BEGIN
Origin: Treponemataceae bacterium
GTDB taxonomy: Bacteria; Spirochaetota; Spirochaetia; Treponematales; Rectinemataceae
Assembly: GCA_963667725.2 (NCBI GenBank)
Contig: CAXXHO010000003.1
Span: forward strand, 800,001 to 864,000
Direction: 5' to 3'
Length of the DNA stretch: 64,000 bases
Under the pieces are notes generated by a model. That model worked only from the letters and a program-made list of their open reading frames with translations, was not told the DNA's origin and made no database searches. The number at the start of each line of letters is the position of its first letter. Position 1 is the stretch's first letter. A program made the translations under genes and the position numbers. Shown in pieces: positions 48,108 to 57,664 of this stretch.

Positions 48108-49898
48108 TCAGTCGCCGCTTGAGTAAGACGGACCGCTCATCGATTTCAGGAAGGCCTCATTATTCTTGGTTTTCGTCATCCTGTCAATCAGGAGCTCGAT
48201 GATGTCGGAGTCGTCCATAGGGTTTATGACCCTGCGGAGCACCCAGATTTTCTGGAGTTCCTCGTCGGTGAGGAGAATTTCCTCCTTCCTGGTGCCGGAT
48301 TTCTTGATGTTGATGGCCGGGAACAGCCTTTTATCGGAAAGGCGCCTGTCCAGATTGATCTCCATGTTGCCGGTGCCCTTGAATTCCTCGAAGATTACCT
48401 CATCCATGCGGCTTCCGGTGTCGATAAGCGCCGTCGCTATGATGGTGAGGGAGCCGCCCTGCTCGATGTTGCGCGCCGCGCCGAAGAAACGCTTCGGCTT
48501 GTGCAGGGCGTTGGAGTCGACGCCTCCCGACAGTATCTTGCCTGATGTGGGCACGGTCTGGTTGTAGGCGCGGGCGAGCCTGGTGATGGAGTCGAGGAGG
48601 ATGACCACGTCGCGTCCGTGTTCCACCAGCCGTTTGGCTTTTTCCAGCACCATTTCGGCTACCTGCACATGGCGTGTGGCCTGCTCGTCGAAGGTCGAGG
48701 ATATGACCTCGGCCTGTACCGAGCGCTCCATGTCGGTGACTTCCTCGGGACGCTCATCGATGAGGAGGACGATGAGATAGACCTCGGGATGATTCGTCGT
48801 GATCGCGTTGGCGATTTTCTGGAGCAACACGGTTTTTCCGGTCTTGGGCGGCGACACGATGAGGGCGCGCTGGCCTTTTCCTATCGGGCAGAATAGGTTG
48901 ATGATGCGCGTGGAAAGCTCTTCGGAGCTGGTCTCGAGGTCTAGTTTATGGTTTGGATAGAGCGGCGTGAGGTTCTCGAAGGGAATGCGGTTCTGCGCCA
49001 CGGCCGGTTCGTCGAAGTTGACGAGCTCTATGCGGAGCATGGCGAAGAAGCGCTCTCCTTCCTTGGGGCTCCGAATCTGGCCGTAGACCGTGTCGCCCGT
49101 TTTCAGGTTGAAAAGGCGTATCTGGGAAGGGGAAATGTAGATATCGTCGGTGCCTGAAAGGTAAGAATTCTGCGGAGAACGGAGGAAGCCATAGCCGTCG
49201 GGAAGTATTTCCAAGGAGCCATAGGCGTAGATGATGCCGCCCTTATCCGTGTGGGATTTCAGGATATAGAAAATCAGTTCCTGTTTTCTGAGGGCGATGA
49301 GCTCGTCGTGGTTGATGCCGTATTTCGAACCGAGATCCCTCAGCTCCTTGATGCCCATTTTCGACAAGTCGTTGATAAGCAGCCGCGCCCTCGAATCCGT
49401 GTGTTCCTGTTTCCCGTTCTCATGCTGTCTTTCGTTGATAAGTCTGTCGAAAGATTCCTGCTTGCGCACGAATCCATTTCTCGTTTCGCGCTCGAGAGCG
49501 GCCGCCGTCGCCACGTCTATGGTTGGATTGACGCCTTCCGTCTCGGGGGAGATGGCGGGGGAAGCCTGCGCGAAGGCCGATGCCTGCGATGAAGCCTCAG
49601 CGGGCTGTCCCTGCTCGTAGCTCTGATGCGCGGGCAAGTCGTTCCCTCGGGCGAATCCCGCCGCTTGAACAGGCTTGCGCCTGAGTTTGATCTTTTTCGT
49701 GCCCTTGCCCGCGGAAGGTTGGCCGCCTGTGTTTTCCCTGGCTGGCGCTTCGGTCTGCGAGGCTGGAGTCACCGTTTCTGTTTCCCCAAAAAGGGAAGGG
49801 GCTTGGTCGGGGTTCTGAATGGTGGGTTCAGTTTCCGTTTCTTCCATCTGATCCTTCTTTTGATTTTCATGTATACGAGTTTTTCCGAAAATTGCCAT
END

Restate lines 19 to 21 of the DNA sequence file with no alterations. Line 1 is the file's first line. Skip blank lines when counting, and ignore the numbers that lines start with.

49001 CGGCCGGTTCGTCGAAGTTGACGAGCTCTATGCGGAGCATGGCGAAGAAGCGCTCTCCTTCCTTGGGGCTCCGAATCTGGCCGTAGACCGTGTCGCCCGT
49101 TTTCAGGTTGAAAAGGCGTATCTGGGAAGGGGAAATGTAGATATCGTCGGTGCCTGAAAGGTAAGAATTCTGCGGAGAACGGAGGAAGCCATAGCCGTCG
49201 GGAAGTATTTCCAAGGAGCCATAGGCGTAGATGATGCCGCCCTTATCCGTGTGGGATTTCAGGATATAGAAAATCAGTTCCTGTTTTCTGAGGGCGATGA